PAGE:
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NuVo Grand Concerto Review Winnipeg MB

At a glance, NuVo’s wireless multiroom remote looks a bit like iPods from a few years ago. Its monochromatic display sits atop a cursor control that resembles the iPod’s famous click wheel. Its gloss-black/matte-silver finish looks like something Apple (or Bang & Olufsen) might have dreamed up. And like the iPod, the NuVo remote conjures lots of entertainment options with just a few motions of your hand.

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NuVo Grand Concerto Review

Provided By:

September 24, 2009 By Brent Butterworth

Music in eight rooms and looks to match the iPod.

The iPod has had the same transformative effect on multiroom audio that the Mac had on computers: Both changed an unfriendly, daunting entity into something the average person could relate to. While many manufacturers have brought the iPod’s basic functionality to their remotes and keypads, few have captured the look and feel.

Count NuVo Technologies among the few who have escaped the black hole of generic white faceplates.

At a glance, NuVo’s new, wireless multiroom remote looks a bit like iPods from a few years ago. Its monochromatic display sits atop a cursor control that resembles the iPod’s famous click wheel. Its gloss-black/matte-silver finish looks like something Apple (or Bang & Olufsen) might have dreamed up. And like the iPod, the NuVo remote conjures lots of entertainment options with just a few motions of your hand.

NuVo Wireless Control PadThe $799 NV-WCPS remote is an option for NuVo’s Grand Concerto and Essentia EG6 multiroom audio systems. The remote comes with a charging dock and a receiver that interfaces it with the rest of the system. Additional remotes cost $599 each.

The remote works in any room—even in rooms where the system isn’t hooked up—because it uses radio-frequency transmission rather than infrared.

I recently spent a week using it with a Grand Concerto system set up in three zones (bedroom, kitchen and living room).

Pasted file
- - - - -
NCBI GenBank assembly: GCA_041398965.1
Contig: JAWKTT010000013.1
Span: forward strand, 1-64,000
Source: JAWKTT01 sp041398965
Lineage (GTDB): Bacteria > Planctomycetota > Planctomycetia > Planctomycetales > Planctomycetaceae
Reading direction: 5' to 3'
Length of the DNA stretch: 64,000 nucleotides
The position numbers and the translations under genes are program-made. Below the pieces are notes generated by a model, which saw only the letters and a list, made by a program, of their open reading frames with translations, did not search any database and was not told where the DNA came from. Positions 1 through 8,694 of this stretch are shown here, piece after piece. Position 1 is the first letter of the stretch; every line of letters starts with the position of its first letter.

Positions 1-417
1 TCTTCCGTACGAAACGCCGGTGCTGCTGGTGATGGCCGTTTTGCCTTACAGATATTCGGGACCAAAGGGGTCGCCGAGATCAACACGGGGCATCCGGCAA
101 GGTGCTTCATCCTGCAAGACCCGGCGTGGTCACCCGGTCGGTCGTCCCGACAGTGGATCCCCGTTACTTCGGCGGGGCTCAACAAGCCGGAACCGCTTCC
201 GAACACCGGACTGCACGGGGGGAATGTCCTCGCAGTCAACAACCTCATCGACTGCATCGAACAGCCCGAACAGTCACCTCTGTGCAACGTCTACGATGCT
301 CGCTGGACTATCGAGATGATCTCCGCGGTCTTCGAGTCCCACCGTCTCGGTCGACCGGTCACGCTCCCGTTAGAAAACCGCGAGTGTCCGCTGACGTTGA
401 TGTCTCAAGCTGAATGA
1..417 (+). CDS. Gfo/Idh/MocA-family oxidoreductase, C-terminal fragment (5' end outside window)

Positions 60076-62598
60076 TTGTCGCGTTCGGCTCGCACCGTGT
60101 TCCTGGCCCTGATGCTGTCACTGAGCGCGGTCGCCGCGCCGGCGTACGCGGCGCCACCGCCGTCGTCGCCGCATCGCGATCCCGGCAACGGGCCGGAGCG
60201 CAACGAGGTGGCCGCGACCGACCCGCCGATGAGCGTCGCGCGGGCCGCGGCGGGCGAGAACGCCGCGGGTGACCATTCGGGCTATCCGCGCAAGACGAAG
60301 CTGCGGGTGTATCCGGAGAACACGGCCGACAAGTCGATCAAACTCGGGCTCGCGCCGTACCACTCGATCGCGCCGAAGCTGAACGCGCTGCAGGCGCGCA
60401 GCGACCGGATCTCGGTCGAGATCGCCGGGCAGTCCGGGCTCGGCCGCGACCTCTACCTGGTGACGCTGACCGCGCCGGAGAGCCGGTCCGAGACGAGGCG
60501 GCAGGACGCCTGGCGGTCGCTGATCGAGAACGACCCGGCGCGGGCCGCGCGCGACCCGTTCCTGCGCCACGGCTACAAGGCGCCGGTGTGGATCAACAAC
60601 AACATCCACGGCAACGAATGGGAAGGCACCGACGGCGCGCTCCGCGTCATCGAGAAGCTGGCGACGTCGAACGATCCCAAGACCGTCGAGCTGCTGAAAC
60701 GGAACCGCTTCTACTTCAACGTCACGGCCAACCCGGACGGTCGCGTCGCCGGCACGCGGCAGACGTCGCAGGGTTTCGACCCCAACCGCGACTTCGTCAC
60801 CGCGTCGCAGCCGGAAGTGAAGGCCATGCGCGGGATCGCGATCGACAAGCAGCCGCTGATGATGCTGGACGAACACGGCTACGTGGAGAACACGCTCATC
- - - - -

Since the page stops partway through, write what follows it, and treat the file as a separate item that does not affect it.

The remote’s Zone button brings you to a list where you select the room you want to control. A Menu button calls up a list of control functions. You can select a source device, like a docked iPod, a music server or a radio tuner. You can browse the music on an iPod or music server by artist, album, song, genre, etc. Y

ou can control system functions like a sleep timer and treble and bass controls. And, of course, you can adjust the volume in each zone, and turn each zone (or the whole system) on and off.

Because it has cursor keys instead of a click wheel, the remote works more like the personal music players made by Samsung and SanDisk than like an iPod. Finding the music you want using the cursor and OK buttons is easy. It’s great to be able to walk around the house with a little remote in your pocket, changing the music in seconds whenever the mood strikes and from wherever you happen to be sitting.

The remote does have one quirk, though: The Menu button works as a “back” button when you’re controlling most functions, but not after you’ve selected a tune. So once a tune is playing, you can’t back out to select a different tune or album by that artist—you have to go back to the main menu.

Wisely, NuVo built almost exactly the same control system into its $349 Grand Concerto in-wall keypads. The physical arrangement of the buttons is different, but otherwise, operation is identical.

NuVo Grand Concerto metallic faceplatesLike most modern kitchen appliances, the keypads use a capacitive touchpanel instead of ordinary buttons, so they resist dirt and...

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